A war for cloud software may be beginning.
Oracle (ORCL) announced Thursday that it has agreed to buy NetSuite (N) for $9.3 billion, or $109 per share, in cash. The evaluation and negotiation of the deal was led by a special committee of Oracle's board of directors.
Shares of NetSuite rallied about 18% Thursday afternoon to $108.20, while Oracle was down slightly to $40.88 a share.
For Redwood City, Calif.-based Oracle, the buyout of NetSuite represents its biggest transaction in over a decade and once again highlights its ambition for cloud software.
The potential tie-up between Oracle and NetSuite had been rumored in the market for years. The acquisition makes strategic sense for the buyer, which had been wanting to expand its footprint in enterprise resource planning, or ERP, explained Piper Jaffary analyst Alex Zukin via phone.
NetSuite is an obvious way for Oracle to reach its goal of pulling in $10 billion in cloud software revenue, he added. (Salesforce.com (CRM) has publicly talked about the same goal for years.)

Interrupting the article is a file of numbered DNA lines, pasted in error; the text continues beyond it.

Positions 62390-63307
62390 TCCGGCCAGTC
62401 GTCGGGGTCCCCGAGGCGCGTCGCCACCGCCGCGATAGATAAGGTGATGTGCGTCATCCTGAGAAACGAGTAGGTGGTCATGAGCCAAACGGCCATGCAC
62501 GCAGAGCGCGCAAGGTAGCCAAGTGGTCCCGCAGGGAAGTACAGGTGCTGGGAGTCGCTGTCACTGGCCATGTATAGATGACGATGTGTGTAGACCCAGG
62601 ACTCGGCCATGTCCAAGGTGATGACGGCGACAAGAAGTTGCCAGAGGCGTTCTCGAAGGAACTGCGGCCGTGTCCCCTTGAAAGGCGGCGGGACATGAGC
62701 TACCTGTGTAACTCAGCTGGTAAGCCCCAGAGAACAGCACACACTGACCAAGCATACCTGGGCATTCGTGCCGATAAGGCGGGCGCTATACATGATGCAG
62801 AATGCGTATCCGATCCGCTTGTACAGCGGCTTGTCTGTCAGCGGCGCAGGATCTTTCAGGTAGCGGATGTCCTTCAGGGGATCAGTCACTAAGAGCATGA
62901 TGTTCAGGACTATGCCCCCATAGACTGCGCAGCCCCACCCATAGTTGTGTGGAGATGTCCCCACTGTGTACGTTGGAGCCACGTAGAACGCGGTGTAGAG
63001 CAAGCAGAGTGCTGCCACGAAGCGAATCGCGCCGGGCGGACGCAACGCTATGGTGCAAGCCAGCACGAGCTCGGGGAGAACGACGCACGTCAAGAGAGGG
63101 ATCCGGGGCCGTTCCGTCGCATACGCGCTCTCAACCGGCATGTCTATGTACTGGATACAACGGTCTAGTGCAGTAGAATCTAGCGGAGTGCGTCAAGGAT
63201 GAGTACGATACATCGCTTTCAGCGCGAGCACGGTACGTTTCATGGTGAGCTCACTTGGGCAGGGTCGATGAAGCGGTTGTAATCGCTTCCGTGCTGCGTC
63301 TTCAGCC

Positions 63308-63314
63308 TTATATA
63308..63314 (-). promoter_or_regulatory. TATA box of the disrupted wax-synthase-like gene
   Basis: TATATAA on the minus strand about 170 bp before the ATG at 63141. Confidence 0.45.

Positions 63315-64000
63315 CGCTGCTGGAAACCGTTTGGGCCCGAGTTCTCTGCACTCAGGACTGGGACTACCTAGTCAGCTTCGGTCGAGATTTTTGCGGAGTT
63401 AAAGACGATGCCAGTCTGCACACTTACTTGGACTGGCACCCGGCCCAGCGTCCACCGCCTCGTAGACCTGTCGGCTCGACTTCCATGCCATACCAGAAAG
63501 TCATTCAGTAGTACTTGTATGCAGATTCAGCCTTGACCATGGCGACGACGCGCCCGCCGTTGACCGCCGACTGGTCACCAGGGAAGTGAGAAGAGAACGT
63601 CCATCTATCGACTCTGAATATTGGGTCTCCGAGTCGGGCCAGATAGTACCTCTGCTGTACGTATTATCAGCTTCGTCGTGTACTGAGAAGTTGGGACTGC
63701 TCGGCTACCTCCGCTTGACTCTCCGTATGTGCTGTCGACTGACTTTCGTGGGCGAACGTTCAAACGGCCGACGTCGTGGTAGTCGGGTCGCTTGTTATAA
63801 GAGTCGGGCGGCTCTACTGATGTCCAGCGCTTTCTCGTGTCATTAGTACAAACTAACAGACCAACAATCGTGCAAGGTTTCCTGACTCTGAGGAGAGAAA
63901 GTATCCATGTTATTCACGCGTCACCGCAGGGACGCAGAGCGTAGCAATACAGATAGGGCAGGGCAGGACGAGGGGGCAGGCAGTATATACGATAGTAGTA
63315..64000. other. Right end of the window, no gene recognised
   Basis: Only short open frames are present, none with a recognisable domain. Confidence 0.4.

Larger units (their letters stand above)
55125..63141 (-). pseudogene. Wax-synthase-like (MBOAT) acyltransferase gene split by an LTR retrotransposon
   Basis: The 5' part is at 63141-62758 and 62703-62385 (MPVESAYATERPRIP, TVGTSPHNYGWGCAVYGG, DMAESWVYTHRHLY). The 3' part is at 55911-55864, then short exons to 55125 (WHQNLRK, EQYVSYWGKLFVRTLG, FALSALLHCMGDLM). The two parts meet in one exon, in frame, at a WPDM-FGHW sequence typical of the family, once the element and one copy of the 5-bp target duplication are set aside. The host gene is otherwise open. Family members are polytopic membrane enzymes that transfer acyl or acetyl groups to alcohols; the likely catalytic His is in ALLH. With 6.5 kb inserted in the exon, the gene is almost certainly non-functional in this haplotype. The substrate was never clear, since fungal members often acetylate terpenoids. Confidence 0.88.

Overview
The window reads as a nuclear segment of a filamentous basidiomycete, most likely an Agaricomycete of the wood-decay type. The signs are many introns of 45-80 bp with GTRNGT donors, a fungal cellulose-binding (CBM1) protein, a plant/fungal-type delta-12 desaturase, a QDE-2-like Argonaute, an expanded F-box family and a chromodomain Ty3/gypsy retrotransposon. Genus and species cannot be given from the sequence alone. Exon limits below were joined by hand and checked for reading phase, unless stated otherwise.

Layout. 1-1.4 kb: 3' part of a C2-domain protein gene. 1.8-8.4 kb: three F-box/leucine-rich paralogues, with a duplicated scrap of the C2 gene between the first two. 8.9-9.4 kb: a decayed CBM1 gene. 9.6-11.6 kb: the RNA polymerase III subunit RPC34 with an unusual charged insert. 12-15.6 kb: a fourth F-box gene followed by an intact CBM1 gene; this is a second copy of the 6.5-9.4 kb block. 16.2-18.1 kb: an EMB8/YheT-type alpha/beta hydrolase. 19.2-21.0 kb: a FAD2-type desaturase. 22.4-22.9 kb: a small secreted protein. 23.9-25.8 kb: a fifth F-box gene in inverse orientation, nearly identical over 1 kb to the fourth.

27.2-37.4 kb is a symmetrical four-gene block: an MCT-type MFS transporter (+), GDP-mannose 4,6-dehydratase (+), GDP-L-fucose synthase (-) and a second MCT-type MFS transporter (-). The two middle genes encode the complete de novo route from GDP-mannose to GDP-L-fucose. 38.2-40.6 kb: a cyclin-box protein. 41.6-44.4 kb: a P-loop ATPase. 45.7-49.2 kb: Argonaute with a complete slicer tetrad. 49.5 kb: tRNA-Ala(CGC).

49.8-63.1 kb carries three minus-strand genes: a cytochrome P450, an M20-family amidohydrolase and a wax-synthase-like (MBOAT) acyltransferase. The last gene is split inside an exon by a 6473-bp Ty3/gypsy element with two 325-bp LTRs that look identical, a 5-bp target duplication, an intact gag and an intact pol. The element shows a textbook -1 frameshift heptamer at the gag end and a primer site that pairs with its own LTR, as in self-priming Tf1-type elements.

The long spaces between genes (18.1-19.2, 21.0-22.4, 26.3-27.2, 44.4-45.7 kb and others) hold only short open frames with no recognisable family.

On the buyer side, the $9.3 billion check Oracle is putting on the table for NetSuite could change the software chess board. SAP (SAP) , for instance, has been largely silent as its peers Oracle and Salesforce.com have actively pursued dealmaking and may now feel even more pressure to make a move.
The transaction represents a premium of about 26% and a multiple of approximately 9.2 times enterprise value to sales, SunTrust analyst John Rizzuto wrote in a note. The price tag is on the high end of what cloud-based companies have fetched in recent transactions.
"The transaction will help Oracle move towards its aspiration of becoming the largest cloud software vendor," he noted.
Still, the acquisition may do "little to change the market landscape, the effectiveness or growth trajectory of either organization," Rizzuto warned. He wonders whether synergies could be limited and argued that Oracle may be better suited spending cash in other areas, he added.
Meanwhile, NetSuite is the latest software maker to be taken out.
Cloud software makers have been busily pursuing M&A in the backdrop of increasing demand for cloud and a market dip in February that lowered valuations for takeout targets.